Pollution

Fracking Chemicals: What We Know — and What We Don't

You have to give the U.S. EPA some credit. The agency has done quite a bit to let the public know about some of the toxic chemicals used in hydraulic fracturing. EPA on March 27, 2015, published a database of nearly 700 of those chemicals, which is a good start and shows how open-source and non-governmental efforts can overcome industry efforts to hide data on toxics.

It's Almost Impossible To Find Data On Oil & Gas Spills In Most States

"A new report from the environmental group Natural Resources Defense Council has analyzed the data on spills and other violations at oil and gas wells across the country. But perhaps the most interesting aspect of the report is how little data the group was able to turn up."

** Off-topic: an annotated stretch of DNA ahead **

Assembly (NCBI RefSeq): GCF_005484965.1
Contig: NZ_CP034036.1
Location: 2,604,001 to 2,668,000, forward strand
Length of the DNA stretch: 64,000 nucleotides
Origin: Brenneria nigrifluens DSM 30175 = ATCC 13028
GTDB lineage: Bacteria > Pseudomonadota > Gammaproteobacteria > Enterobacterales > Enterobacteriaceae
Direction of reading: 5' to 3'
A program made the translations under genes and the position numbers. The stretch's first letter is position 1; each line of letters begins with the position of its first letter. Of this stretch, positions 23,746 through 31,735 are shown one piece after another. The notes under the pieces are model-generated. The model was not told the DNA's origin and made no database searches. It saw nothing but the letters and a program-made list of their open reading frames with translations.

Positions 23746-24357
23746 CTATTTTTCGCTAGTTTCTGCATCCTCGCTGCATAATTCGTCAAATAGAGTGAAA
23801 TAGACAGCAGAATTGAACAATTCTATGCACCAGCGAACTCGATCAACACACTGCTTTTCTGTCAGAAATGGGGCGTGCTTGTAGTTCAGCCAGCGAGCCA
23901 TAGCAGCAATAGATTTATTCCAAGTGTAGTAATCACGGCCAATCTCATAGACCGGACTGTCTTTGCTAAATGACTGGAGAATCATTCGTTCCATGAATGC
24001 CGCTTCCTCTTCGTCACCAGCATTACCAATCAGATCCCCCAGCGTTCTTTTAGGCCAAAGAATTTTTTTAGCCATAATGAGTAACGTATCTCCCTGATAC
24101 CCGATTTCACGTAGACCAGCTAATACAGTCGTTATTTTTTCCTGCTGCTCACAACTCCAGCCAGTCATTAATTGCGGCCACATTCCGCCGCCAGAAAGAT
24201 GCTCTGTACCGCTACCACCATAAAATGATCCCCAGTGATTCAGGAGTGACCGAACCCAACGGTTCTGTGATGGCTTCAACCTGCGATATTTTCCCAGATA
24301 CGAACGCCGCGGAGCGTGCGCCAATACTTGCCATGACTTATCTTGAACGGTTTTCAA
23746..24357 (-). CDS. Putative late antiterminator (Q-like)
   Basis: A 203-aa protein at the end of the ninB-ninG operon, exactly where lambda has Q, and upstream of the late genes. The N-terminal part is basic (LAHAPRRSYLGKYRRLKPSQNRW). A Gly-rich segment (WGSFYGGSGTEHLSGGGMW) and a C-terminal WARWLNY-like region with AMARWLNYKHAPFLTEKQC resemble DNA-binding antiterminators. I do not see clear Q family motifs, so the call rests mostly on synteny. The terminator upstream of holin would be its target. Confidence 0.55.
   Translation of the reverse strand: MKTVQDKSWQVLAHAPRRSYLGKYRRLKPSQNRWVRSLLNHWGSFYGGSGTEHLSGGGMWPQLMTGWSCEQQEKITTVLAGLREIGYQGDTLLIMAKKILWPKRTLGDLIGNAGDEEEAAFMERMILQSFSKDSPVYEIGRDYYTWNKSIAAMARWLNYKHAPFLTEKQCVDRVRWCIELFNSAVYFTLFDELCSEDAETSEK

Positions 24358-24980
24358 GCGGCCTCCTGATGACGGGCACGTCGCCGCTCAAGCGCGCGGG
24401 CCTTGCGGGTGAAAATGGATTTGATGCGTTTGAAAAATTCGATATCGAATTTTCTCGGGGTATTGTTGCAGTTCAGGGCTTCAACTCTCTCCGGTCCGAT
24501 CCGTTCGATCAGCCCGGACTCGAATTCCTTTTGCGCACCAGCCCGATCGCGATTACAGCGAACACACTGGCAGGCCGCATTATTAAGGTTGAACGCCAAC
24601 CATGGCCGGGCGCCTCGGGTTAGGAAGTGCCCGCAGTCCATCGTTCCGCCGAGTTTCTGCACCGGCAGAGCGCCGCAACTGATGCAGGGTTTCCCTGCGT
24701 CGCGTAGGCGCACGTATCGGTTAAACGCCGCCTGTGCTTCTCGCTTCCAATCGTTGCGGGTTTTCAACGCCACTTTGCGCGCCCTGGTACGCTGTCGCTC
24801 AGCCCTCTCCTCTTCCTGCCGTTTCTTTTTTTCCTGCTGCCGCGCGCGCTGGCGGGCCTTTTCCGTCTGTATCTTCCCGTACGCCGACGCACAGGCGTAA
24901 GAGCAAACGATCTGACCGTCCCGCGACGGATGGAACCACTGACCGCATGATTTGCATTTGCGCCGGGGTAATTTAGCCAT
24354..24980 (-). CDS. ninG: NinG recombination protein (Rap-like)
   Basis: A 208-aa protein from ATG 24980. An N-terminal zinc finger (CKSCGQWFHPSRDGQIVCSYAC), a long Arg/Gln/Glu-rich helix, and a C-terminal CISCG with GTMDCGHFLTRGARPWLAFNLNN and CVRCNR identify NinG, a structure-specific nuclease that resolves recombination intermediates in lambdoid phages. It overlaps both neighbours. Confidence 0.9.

Source: Huffington Post, 04/02/2015

"How Brain-Damaging Mercury Puts Arctic Kids at Risk"

"In the frozen far north, in Arctic Quebec, the Inuit have relied on the same nutritious foods culled from the oceans for centuries: beluga whale, fish, seal, and walrus. But some of these traditional foods have become so contaminated with brain-damaging mercury that the IQs of schoolchildren in remote Arctic villages are abnormally low."

Source: National Geographic, 03/31/2015

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